At Fine Leatherworking we get a wide range of customers in search of luxury quality leather working tools. We get beginners who want to do great work but don’t know where to start, and we get experienced craftsmen who are looking to improve the quality of their work.
Every once in a while however, we get a customer who is different. They’re usually older and they call because they want to talk to a person first before ordering online. They often have a very specific question about a tool or material that we have on our store. Somewhere in our conversation, they mention a company that they work at and I Google it as we are talking. That’s when I discover that this polite gentleman is the owner of a huge leather goods company. I’m always shocked when I get these calls because my immediate reaction is ‘why would you bother with a little shop like ours? You have a corporation that is a thousand times bigger than us, so what could you possibly need?’ Their answer always makes me smile.
“I’m always looking for something better.”
They don’t mean a company better than theirs; they could easily crush us. They’re talking about finding new tools and better techniques. We finely curate the products we carry and offer the best advice that we can give. When these guys see that we’re offering a new tool, paint or a technique that they’ve never seen before, they always reach out to us. At first I chalked it up to them being a collector of fine tools and sometimes that is indeed the case.
I’ve found that every customer like this is always looking to improve his or her work. Most have been working with leather for many years, but even after all that time, they’re not resting on their laurels. These are lifetime craftsmen who have sometimes started their companies out of the trunks of their cars and built them into companies worth millions of dollars. But when they see a potential opportunity to improve their materials or their technique, they always take it.
When I get the opportunity to speak with people of this caliber, I try to find out what made them successful in their business and their leather craft. Today, I’d like to share five of their most common principals.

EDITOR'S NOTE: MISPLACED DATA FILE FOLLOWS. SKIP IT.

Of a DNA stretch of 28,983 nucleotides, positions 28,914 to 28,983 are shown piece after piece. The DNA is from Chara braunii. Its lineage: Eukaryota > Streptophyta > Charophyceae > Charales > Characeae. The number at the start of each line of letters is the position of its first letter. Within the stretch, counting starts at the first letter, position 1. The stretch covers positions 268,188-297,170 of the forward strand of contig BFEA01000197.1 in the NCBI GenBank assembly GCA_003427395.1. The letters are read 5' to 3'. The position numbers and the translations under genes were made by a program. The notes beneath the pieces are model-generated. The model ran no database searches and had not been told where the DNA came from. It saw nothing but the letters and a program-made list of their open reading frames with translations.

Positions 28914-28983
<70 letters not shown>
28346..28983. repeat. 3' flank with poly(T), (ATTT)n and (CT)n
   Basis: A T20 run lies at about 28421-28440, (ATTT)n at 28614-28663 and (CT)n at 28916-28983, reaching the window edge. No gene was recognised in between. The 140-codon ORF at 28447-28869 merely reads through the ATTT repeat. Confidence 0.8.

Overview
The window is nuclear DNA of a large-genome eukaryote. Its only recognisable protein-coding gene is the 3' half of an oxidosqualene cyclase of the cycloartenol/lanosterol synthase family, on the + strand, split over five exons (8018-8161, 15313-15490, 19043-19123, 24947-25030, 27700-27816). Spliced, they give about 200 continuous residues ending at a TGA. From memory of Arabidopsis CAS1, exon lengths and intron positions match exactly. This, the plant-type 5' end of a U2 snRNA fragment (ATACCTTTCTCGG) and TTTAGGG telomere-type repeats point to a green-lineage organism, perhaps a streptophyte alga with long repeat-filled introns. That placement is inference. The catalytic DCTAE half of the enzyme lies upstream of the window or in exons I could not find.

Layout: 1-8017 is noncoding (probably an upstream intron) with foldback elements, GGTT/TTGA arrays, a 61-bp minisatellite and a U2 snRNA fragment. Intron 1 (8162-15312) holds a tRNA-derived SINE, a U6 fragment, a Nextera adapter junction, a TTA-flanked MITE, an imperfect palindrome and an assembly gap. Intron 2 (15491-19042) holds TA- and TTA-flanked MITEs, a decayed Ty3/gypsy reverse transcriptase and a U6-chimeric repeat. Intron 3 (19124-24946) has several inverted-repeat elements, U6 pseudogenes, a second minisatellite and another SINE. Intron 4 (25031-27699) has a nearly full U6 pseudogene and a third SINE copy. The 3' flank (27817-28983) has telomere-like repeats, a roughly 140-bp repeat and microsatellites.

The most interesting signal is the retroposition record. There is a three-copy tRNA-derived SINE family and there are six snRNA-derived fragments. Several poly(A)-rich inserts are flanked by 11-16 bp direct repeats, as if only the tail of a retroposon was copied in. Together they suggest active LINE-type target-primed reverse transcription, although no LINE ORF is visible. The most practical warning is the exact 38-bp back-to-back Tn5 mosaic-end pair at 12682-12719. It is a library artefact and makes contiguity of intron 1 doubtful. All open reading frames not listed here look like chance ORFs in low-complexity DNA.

Refine, Refine And Refine More Until You Think You Can Do No Better; Then Get Your Work Out There
As I mentioned above, masters of a craft are always learning and trying to improve. It is often the case that once you reach one plateau, the next one becomes visible. The ascent into mastering a craft really never ends, but it’s ok to start where you are. You want to refine your work as much as possible. Go just a little beyond what you think is ‘good enough’ and try to do the best that you can. Don’t push yourself to the point of frustration and failure, but don’t settle for mediocrity either. This is especially true when you’re just starting out.
Once you reach what you think is the best you can do, get your work out in front of people. Sometimes you have to start by selling out of the trunk of your car, on Etsy or another marketplace. You don’t necessarily need to sell your work, but get it out in front of people. Get feedback on your work, earnestly listen to what people have to say and continue to refine. I will often do better when I’m making something for someone else. Using your work for gifts is a great way to get your stuff out there.
Here is an example of an archery armguard made by one of our customers, Chris F. The photo on the left is from a year ago and the photo on the right is a recent arm guard. Notice how everything is better about his work: his stamps are clearer, there’s more nuance to the pattern, the edges are finished better, there are grommets for where the cords go in and there’s stitching on the edges. You can see both the individual improvements on each aspect of his work and also how it improves everything overall.
Try To Improve Just One Aspect Every Time You Work
You’ve probably heard this piece of advice before. I’ve heard it a lot myself.